Deciding what annual flowers to plant is always fun in early spring, before the warm weather arrives. Last month, I had in mind that I was going to plant lantana next to my mailbox. But I looked at two stores, couldn’t find any lantana, and was getting a bit frustrated. Then I ended up buying mandevilla instead—just happened to notice it at the supermarket when I was doing my grocery shopping.
 

Mandevilla with red flowers next to my mailbox. 

It is a climbing plant, and I expect it will look gorgeous toward the end of the summer when it’s all over the mailbox post. I’ll also look upon it as a reminder to “climb” beyond my original expectations and always keep my mind open to finding beautiful things everywhere!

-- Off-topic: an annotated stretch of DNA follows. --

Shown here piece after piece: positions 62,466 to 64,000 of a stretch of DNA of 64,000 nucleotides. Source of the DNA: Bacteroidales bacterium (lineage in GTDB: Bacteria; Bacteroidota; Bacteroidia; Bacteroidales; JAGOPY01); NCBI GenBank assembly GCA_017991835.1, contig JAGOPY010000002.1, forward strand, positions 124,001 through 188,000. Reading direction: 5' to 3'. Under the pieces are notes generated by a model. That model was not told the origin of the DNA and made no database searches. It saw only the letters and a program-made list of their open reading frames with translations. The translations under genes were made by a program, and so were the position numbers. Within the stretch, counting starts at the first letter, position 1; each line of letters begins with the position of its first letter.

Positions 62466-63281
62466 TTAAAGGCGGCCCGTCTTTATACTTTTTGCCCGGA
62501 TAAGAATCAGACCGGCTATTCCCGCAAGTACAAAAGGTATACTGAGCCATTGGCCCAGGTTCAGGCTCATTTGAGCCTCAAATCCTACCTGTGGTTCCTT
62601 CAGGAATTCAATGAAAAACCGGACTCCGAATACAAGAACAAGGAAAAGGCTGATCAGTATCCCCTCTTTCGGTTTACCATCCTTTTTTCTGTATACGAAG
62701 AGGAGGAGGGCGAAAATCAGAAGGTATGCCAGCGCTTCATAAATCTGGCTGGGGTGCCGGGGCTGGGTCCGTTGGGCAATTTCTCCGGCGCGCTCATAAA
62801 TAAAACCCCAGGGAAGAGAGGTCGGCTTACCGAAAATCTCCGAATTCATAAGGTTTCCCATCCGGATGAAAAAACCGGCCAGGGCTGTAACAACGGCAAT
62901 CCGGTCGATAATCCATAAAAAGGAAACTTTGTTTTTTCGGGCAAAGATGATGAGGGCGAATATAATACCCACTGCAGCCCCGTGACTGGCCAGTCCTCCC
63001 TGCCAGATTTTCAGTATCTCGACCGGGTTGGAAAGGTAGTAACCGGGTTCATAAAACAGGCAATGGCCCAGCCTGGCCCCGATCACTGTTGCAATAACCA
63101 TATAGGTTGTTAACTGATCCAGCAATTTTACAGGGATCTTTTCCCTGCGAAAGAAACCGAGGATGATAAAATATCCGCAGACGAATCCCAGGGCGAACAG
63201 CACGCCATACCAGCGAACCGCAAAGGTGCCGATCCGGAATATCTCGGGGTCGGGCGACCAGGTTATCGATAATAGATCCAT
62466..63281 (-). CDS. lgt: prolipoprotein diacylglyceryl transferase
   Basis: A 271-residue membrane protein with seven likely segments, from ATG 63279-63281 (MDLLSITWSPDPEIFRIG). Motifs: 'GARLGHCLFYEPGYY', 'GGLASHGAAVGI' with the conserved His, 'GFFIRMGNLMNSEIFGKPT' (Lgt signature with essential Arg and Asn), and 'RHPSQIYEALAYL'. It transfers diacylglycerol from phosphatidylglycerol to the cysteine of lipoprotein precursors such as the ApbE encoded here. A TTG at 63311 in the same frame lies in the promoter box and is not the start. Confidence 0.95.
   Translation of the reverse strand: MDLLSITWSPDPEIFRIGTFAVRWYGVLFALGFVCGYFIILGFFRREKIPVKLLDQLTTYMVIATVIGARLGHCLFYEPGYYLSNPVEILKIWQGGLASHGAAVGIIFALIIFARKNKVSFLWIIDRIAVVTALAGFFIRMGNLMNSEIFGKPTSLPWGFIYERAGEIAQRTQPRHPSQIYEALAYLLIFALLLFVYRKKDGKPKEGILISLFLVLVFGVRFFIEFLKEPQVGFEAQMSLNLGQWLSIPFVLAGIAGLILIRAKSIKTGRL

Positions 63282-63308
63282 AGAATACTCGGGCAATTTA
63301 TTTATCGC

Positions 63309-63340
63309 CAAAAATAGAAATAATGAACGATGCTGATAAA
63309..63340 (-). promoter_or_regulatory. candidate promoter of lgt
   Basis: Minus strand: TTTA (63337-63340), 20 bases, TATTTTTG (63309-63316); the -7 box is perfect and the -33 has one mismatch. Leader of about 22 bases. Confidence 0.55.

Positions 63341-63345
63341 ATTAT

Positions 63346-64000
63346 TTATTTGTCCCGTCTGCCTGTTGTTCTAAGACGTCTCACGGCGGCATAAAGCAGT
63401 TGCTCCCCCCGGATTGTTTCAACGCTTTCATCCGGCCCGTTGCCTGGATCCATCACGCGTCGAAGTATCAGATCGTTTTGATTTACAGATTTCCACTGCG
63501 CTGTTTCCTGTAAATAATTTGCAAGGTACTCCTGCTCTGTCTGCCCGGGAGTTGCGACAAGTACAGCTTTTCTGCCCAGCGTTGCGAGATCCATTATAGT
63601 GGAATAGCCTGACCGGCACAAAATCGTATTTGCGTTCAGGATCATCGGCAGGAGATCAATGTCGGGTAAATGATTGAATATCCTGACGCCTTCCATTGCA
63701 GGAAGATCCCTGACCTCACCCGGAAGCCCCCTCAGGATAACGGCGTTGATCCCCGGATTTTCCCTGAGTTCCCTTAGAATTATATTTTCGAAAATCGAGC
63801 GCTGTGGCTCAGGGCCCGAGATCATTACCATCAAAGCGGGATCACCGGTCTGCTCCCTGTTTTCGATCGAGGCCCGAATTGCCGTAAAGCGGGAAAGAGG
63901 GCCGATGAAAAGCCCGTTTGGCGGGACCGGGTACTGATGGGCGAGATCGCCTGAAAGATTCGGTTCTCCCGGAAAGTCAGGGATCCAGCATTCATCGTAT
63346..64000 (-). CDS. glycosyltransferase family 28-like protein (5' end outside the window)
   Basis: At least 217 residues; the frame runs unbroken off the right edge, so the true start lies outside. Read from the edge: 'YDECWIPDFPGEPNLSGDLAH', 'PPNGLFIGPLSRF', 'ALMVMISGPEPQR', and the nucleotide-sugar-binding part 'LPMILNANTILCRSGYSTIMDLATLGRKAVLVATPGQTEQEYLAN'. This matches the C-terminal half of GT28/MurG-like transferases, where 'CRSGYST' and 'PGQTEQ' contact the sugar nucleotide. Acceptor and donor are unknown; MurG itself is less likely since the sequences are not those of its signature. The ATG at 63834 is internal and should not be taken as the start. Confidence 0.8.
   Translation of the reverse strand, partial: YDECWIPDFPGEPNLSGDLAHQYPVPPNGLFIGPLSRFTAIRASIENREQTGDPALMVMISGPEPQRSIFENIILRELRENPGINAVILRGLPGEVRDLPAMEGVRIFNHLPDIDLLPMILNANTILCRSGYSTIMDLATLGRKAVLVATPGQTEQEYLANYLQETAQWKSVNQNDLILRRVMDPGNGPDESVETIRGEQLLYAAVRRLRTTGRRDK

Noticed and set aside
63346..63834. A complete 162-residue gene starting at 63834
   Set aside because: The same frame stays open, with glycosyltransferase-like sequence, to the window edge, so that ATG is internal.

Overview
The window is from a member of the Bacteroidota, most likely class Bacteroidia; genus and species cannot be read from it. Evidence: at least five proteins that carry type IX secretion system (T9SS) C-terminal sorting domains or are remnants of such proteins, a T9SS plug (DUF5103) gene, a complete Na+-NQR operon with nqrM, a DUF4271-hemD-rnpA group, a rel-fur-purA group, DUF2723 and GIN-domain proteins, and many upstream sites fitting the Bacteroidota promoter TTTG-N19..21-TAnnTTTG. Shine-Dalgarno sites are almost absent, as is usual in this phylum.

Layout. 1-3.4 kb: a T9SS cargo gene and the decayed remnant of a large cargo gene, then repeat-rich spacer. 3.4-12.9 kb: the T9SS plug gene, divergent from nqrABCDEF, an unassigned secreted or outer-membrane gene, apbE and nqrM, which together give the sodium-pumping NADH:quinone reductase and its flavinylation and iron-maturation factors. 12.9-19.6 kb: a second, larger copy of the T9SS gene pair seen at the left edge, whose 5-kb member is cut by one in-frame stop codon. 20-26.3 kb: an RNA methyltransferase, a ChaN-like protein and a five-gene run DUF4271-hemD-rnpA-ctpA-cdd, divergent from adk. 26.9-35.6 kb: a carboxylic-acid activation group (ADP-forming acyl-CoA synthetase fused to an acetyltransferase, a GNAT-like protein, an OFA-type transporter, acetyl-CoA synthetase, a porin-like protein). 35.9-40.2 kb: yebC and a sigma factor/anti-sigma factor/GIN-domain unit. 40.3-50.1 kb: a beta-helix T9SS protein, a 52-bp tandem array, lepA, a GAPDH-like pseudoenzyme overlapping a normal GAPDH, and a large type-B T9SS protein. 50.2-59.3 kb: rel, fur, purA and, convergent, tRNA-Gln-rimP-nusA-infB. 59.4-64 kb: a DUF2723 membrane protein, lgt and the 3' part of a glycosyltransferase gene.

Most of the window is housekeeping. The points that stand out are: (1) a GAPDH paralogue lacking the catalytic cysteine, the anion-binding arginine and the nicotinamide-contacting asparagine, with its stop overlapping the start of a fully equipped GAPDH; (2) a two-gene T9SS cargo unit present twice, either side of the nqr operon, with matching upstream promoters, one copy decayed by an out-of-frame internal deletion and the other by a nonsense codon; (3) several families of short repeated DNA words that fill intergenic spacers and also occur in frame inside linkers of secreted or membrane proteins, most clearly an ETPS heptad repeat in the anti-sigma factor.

Nurturing Thursday was started by Becca Givens and seeks to “give this planet a much needed shot of fun, support and positive energy.” Visit her site to find more Nurturing Thursday posts and a list of frequent contributors.

You know how great it feels when you’re shopping for clothes, and all of a sudden you see something beautiful on the rack next to a bunch of ordinary stuff, and there’s only one and you think “Please, please let it be my size,” and YAY, it is!

I had a memorable shopping trip like that in 1988 when I found a pretty white and gray blouse full of sparkly silver and gold threads, which was love at first sight and the perfect size for me.
 

Old blouse with silver and gold threads.